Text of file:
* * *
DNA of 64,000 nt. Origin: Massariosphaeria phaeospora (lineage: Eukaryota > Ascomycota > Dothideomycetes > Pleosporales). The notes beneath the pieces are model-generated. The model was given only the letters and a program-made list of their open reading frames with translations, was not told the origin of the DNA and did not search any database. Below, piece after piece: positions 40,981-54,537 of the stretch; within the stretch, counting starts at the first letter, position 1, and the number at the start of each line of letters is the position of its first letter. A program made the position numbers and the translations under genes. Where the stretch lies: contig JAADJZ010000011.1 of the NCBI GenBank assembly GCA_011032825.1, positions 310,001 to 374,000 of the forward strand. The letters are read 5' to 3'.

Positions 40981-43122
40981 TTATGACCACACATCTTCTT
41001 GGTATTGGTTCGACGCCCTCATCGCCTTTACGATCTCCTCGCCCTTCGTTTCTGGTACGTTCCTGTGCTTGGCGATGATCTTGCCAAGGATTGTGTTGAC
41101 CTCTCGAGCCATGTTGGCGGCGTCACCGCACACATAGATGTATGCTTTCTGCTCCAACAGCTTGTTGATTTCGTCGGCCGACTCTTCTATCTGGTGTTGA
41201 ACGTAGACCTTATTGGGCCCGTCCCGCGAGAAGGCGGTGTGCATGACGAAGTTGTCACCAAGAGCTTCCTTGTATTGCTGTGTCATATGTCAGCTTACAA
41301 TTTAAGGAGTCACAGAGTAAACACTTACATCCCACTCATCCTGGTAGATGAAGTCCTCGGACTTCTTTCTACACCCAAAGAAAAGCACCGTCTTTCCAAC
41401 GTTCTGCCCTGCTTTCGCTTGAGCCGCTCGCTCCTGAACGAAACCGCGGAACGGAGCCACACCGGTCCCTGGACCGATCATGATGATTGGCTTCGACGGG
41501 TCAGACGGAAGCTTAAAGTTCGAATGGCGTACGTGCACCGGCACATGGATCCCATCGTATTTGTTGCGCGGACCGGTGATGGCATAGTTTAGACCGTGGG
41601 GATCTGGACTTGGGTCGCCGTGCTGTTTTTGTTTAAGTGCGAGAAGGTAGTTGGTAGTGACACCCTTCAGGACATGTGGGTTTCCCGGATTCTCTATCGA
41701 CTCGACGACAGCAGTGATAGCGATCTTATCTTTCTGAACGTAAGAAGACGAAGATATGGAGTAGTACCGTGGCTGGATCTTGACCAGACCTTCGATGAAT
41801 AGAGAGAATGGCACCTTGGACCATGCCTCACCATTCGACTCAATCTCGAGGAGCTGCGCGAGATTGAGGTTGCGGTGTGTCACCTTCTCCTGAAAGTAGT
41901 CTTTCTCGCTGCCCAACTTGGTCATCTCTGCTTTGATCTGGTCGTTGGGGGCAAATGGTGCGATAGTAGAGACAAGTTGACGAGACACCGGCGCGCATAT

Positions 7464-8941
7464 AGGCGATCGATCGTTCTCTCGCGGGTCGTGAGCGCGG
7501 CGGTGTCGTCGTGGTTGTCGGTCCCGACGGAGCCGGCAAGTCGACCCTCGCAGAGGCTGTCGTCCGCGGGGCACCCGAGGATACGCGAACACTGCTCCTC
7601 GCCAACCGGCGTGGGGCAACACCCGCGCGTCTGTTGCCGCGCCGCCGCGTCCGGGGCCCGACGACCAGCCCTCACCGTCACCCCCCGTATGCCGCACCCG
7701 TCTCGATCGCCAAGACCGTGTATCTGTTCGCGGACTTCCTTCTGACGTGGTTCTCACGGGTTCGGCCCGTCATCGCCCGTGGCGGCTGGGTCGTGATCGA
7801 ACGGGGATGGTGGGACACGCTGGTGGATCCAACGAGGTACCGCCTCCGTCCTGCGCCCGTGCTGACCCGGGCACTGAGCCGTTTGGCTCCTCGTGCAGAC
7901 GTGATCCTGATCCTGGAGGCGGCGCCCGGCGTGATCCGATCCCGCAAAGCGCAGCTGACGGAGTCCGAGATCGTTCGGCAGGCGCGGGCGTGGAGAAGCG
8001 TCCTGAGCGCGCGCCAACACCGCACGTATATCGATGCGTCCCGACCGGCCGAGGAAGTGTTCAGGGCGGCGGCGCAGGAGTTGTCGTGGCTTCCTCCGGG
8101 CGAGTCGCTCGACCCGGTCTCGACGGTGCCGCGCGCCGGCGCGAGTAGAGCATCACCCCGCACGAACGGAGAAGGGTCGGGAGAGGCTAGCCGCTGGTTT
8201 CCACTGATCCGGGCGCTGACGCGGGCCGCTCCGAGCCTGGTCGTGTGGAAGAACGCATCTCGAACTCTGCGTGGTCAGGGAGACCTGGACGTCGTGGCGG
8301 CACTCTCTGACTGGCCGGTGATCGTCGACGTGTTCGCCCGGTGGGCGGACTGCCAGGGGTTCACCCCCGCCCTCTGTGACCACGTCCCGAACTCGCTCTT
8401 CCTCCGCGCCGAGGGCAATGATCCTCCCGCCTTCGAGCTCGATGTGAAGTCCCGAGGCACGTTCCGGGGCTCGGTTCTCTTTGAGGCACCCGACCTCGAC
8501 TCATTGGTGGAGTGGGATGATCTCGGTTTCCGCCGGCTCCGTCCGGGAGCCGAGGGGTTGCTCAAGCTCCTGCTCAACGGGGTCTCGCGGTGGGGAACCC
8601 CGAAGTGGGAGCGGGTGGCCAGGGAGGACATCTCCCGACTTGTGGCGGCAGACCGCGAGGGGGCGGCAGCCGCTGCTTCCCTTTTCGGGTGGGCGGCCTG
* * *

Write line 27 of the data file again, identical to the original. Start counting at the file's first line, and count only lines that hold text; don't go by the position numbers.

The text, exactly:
8601 CGAAGTGGGAGCGGGTGGCCAGGGAGGACATCTCCCGACTTGTGGCGGCAGACCGCGAGGGGGCGGCAGCCGCTGCTTCCCTTTTCGGGTGGGCGGCCTG